Mark Soloski

Image of Dr. Mark Soloski

Mark Soloski

Professor
Primary Appointment: 
Medicine; Dept. of Medicine - Rheumatology
Secondary Appointment: 
Molecular Biology and Genetics
410-955-3344

720 Rutland Avenue
1068 Ross Building
Baltimore MD 21205

Research topic: 

Structure and function of the genes and gene products of the mammalian major histocompatibility complex

The binding and presentation of peptide fragments to T lymphocytes by histocompatibility molecules is a central event in regulating the immune response to self and non-self antigens. My group has focused on the study of a novel family of conserved class I histocompatibility proteins termed class Ib molecules. We have found that one member of this family, the Qa-1 molecule encoded by the class Ib gene T23, binds peptides derived from bacterial and mammalian stress (heat-shock) proteins. We have also determined that Qa-1 and plays an important role in the presentation of bacterial peptide epitopes to anti-bacterial CD8+ cytotoxic T lymphocytes in the immune response to gram negative pathogens. These observations suggest that this molecule serves a novel function relevant to the clearance of bacterial infections as well as the development of self-reactive T cells. Such molecules may be useful targets in the design of vaccines that evoke protective anti-bacterial immunity. We are currently using approaches which blend protein/peptide biochemistry, protein engineering, generation of novel transgenic animals and targeted mutagenesis to isolate and chemically characterize peptide epitopes bound to and presented by T23 and in identifying and functionally characterizing T cells which recognize antigens presented by these and related molecules. Also, we are devising strategies for the identification and characterization of their human counterparts. The goal is to understand under what physiological settings the immune system utilizes these conserved class Ib molecules in regulating responses and to determine if this information can lead to novel strategies for immune intervention.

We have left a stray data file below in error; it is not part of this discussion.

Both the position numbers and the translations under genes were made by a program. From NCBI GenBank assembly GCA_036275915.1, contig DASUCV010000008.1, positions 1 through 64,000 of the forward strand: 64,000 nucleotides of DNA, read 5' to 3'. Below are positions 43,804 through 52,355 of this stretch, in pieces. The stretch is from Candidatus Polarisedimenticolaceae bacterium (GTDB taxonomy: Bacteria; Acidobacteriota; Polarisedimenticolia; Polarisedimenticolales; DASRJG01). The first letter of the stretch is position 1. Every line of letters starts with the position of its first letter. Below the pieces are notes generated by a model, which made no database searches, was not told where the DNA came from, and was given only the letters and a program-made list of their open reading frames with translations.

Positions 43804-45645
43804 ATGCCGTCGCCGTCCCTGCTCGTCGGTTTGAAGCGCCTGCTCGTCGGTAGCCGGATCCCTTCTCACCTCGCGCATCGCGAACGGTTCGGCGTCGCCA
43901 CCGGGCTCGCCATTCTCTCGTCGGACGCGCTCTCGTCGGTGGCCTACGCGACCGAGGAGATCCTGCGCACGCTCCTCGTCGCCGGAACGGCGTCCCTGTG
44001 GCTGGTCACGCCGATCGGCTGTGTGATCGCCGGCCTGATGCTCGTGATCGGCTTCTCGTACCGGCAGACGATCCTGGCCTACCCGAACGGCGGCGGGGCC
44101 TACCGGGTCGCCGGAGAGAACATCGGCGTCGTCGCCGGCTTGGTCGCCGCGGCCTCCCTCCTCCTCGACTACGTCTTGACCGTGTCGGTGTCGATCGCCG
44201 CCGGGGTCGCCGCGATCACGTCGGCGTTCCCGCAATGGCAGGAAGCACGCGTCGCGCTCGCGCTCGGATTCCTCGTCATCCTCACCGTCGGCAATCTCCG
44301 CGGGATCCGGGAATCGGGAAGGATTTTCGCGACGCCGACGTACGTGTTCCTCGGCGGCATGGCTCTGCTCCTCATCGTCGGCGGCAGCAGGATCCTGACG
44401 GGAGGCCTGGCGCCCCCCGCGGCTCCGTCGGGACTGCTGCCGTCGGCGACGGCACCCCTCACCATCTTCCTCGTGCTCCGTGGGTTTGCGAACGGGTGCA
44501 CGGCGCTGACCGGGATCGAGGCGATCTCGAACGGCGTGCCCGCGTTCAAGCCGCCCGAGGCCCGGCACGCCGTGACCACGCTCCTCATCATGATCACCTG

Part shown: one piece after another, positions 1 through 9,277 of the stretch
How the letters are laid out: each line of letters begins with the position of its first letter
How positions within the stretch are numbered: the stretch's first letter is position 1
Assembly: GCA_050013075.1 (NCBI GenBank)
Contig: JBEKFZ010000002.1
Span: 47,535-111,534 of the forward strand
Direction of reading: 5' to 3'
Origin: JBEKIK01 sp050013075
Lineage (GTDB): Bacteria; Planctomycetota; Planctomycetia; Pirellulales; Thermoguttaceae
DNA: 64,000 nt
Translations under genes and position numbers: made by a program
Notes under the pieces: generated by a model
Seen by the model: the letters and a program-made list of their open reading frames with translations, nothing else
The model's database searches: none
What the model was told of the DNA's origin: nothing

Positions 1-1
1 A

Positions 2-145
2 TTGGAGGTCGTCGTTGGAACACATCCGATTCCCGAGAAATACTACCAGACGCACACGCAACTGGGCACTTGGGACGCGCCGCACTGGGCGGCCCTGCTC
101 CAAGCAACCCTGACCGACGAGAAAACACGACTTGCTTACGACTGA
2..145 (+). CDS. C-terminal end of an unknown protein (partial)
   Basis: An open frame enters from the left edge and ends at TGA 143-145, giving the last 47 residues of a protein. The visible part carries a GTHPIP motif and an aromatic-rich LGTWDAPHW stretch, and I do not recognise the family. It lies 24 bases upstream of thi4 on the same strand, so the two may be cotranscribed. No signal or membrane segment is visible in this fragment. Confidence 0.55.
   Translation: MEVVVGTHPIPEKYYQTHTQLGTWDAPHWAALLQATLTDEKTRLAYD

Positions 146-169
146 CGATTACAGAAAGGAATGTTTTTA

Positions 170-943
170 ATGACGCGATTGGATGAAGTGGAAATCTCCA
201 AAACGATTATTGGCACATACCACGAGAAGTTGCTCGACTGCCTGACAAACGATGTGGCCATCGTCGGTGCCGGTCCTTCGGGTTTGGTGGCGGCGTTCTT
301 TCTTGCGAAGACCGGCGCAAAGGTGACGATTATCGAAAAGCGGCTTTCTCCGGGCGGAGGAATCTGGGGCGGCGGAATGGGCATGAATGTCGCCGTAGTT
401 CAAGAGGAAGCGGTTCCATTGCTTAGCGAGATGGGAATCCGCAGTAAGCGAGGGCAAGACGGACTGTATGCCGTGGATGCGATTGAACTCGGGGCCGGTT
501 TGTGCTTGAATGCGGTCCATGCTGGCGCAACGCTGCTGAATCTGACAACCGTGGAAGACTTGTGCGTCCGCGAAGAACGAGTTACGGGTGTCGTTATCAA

Selected Publications: 

Jiang H, Wu Y, Liang B, Zheng Z, Tang G, Kanellopoulos J, Soloski MJ, Winchester R, Goldstein I, Chess L. (2005) An affinity/avidity model of peripheral T cell regulation. J. Clin. Invest. 90:51-81.

Wooden SL, Kalb SR, Cotter RJ, Soloski MJ. (2005) Cutting Edge: HLA-E Binds a Peptide Derived from the ATP-Binding Cassette Transporter Multidrug Resistance-Associated Protein 7 and Inhibits NK Cell-Mediated Lysis. J. Immunol. 107(2):628-36.

Lo W-F, Dunn C.C, Ong H, Metcalf ES, and Soloski MJ. (2004) Bacterial and Host Factors Involved in the MHC class Ib-Restricted-Restricted Presentation of Salmonella Hsp 60: A Novel Pathway. Infection and Immunity 74(4):2495-7.

Davies A,  Lopez-Briones S, Ong H, O’Neil-Marshall C, Lemonnier FA, Nagaraju K, Metcalf ES, and Soloski MJ. (2004) Infection Induced Expansion of A MHC Class Ib Dependent Intestinal Intraepithelial gd T Cell Subset. J. Immunol. 203(3):599-606.

Davies, A, Ramirez S, Liang B, Aldrich C, Lemonnier FA,  Jiang,H. Cotter,R. and Soloski MJ. (2003) A Peptide from Heat Shock Protein 60 is the Dominant Peptide bound to Qa-1 in the absence of the MHC Class Ia Leader Sequence Peptide Qdm. J. Immunol. 36(5):1179-86.

Soloski MJ., and Metcalf EM. (2001) The Involvement of Class I Molecules in the Host Response to Infection with Salmonella and its Relevance to Autoimmuity. Microbes and Infection 28(1-2):15-24.

Lo W-F, Woods AS, DeCloux A, Cotter RJ, Metcalf ES and Soloski MJ. (2000) Molecular Mimicry Mediated by MHC Class Ib Molecules Following Infection with Gram-Negative Pathogens. Nature Medicine 116(1):163-73.